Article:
V1AGRA and C1AL3S, and so forth so it can get through your spam blocker?

Posted by: wedge on August 25, 2004 5:00 AM

Excellent article - kudos for the idea. I frequently contract with architects and designers peddling their renderings...to be called 'colorings' from this point on.

Posted by: Sloan on August 25, 2004 2:28 PM

That was probably the best thing I read in years. Would you *please* consider finding a willing publisher and compiling more of these into a small book?

Posted by: Jonathan Martin on August 25, 2004 2:34 PM

I literally just saw the Juggler "miss the impressive-but-not-difficult closer" trick in action in Whistler 2 weeks ago. They augmented it by going on and on beforehand about how difficult a trick it was, and how many times one of the guys missed it last time they tried it. The audience was putty in their hands.

Posted by: courtney on August 25, 2004 3:21 PM

A+ story. Would read again.

Posted by: Joel Johnson on August 25, 2004 3:31 PM

ID-10-T is the one you can *say* in front of the user, such as if you're calling another tech to get them to dig up a replacement foot-pedal or cupholder.

The TMN story was stellar. If you have enough material, a sequel would be great, a series greater.

Posted by: LAN3 on August 25, 2004 4:52 PM

Great article! I thought of one and forgot to submit it but then I'm embarassed to tell the trick of my trade. It's so cheap!

Posted by: Miel on August 25, 2004 6:30 PM

I can't believe you made an article completely out of your reader's suggestions (just like Scott Adams does). GET BACK TO WORK!!!!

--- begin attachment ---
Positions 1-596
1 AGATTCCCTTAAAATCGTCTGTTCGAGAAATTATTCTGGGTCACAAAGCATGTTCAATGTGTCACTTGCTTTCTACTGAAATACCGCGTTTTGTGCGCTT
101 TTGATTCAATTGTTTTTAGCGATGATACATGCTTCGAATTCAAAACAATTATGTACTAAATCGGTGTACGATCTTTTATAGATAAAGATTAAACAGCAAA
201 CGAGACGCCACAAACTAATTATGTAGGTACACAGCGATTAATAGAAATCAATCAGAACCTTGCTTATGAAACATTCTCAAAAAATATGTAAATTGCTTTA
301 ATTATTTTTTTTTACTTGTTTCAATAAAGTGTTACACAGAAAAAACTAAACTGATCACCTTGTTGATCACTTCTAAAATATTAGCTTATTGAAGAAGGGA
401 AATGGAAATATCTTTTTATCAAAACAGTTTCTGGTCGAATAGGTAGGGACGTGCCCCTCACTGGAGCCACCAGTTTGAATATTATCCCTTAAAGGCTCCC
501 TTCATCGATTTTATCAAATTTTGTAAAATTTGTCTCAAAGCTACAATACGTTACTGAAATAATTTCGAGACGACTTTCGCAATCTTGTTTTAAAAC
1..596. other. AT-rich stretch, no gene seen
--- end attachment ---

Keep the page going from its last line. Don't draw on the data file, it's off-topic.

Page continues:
Posted by: Not Fooled on August 26, 2004 7:42 AM

hey awesome article!

Posted by: shub on August 26, 2004 11:53 PM


This was the trick set of questions on NPR's Wait Wait Don't Tell me this weekend. Dr Ruth tried to answer them.

I was feeding the baby and called to my husband that the questions sounded awfully familiar!!


Posted by: Anita on August 28, 2004 9:13 AM

I heard that, too, on Wait, Wait Don't Tell Me! They specifically reference the article in Morning News. They used the clown one (althought they didn't mention that the word changes every year). I couldn't hear the other two because I was driving and it was right when I started losing reception on that channel :(. I did hear enough through the static to realize that Dr. Ruth didn't get any of them right, though :).

Posted by: pete on August 29, 2004 6:43 AM

Pete, you didn't happen to be driving through Rifle, CO on the I-78 highway when you heard it this afternoon, were you? Because that's where I was and I too started losing reception. ;)

Posted by: Chuck on August 29, 2004 10:12 PM

Great list! I'm with Jonathan in hoping to see it released in book form. By the way, another alternative to PEBKAC or ID-ten-T is "ESO Error," which is an abbreviation of "Equipment Superior to Operator" and works for anything from those darn broken PC cupholders to vcr clocks and programmable coffee makers.

Posted by: Marla on August 31, 2004 7:43 AM

no, chuck, I was on Rt 2 in MA right before Gardner. weird.

Posted by: pete on September 1, 2004 1:51 PM